The Purpose of Blue Light in Horticulture

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James Prietzel, Product Manager at Intelligent LED Solutions (ILS)

James is the ILS Product Manager for everything related to LEDs and has been with ILS since 2012. He is dedicated to understanding the latest technologies and innovations from leading suppliers in the OptoElectronics world, from optics, to LEDs and to Intelligent LED Drivers.

Blue light sits between 420-470nm on the visible spectrum. Within horticultural lighting blue light is often utilised, and for good reason.

When plants receive blue light, this directly influences chlorophyll B production. The carotenoids in plants absorb the blue light and control leaf fall. Blue light also works to increase the opening of stomata within a plant. Stomata are minute openings found on plant leaves, that control the uptake of carbon dioxide as well as water loss. The increase of stomata prompts improvements in the plant’s metabolism, leading to a subsequent acceleration of plant growth. Therefore, typically plants that do receive optimum quantities of blue light will develop strong healthy leaves and stems.

For fully operational photosynthesis, blue light is only one of the key wavelengths needed. Therefore, typically within vertical farms and other indoor growing applications, you will find blue light used in conjunction with other wavelengths such as red (625-730 nm) or full spectrum white light.

How Does Blue Light Affect Plant Biomass

Biomass refers to the growth of leafy plants. The shorter blue light wavelengths influence leaf production and colouration.

When a plant is deprived of blue light, it will show signs of this through the appearance of its leaves and stems. Discolouration may occur; usually green leaves, may yellow or take on a purplish hue. They may even drop. Some plants, for example tomatoes, if lacking blue light can develop other physiological defects such as blistering of intumescences on their leaves and/or stems. Additionally, plants without blue light will grow taller, as the plant searches for the missing light.

Whereas when a plant is supplied with lots of blue light, plants will remain shorter and produce a larger amount of leafy green biomass. Vegetative crops like lettuce can benefit greatly from blue light, as it can encourage healthy production of compounds including antioxidants and some vitamins. Thus, crop quality, appearance and nutrition can be improved with blue light.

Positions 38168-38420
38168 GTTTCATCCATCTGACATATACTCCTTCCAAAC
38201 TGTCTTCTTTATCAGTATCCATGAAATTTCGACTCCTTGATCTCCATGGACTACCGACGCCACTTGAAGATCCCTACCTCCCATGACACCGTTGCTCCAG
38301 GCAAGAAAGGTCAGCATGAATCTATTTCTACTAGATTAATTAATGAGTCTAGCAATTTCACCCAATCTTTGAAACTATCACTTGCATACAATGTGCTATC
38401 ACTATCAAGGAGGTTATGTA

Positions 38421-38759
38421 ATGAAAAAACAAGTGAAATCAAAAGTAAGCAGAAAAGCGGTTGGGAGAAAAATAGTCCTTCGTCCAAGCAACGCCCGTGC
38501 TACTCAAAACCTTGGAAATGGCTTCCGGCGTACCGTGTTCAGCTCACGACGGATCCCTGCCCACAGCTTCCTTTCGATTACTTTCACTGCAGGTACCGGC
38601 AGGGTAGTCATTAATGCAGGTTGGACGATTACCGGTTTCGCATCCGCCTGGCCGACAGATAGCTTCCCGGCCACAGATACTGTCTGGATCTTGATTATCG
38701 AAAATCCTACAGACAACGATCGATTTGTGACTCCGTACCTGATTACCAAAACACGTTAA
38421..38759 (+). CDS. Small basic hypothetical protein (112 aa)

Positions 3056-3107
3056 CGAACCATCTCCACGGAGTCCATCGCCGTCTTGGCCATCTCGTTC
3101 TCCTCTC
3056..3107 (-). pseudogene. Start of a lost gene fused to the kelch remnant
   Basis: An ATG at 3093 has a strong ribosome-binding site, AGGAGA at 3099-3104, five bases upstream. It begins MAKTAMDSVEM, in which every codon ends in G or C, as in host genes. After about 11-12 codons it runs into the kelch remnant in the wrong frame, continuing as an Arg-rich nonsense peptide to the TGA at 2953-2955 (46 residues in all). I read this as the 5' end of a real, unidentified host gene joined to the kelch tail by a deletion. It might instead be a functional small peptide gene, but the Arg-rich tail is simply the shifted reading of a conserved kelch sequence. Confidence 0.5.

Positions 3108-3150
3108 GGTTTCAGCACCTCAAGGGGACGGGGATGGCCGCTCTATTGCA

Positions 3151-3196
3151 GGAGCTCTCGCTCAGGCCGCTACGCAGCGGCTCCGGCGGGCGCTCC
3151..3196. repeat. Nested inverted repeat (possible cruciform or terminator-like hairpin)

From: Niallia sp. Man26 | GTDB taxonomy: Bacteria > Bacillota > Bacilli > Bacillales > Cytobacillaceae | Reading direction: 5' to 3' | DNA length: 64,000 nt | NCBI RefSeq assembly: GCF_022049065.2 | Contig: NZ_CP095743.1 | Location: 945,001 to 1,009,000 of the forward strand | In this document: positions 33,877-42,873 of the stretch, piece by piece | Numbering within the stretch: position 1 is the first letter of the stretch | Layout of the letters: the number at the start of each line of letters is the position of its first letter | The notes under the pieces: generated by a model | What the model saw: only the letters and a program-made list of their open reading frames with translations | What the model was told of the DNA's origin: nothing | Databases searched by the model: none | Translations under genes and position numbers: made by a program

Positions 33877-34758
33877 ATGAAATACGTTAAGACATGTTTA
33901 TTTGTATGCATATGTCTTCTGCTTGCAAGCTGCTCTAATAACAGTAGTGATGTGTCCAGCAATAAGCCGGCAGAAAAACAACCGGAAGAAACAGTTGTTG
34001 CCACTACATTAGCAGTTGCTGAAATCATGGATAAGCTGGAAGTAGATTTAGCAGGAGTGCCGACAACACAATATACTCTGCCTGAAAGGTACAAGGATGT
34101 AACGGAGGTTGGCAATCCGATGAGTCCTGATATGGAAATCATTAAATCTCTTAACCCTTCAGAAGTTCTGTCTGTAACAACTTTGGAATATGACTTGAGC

How Does Blue Light Affect Plant Flowering?

Although blue light does have great benefits to plants, its effects on flowering are not the most noteworthy. Low levels of blue light are unlikely to have any effect on plant flowering. Higher intensities may help to promote flowering of long-day plants and inhibit flowering of short-day plants. But if looking for LED wavelengths specifically for flowering applications, red light would be more effective. Red light is more commonly used to influence and encourage flowering in plants.

However blue light can still have an influence on flowering plants. When applied towards to end of the flowering cycle, blue light can potentially increase terpenes, the strong-smelling oil within plants that give smell and flavour. Thus, increased terpenes will affect plant fragrance and taste. Secondly, blue light at this stage could also lead to higher Cannabinoid levels, which can increase the potency of crops. Cannabinoids work as a defence against excessive UV light and desiccation. They are not only found in cannabis plants but also in plants such as cloves, black pepper, Echinacea, broccoli, ginseng, and carrots. But there is no precise formula to obtain certain results, and so experimentation is key.

What Happens if There is Too Much Blue Light?

Although blue is clearer beneficial to plants, there can be too much of a good thing. Too much blue light can lead to stunted plant growth, the over-exposure to this wavelength will suppress extension growth (height). Plants over-saturated with blue light will likely develop think stems, small dark green leaves, and will struggle to flower.

Therefore, to get the optimum benefits from blue light, if working in an application with no available sunlight, it is best used in conjunction with other wavelengths. Try a full spectrum Treviso LED grow light. In applications where natural daylight is available, a blue Florence LED grow light alone can be used to supplement this.

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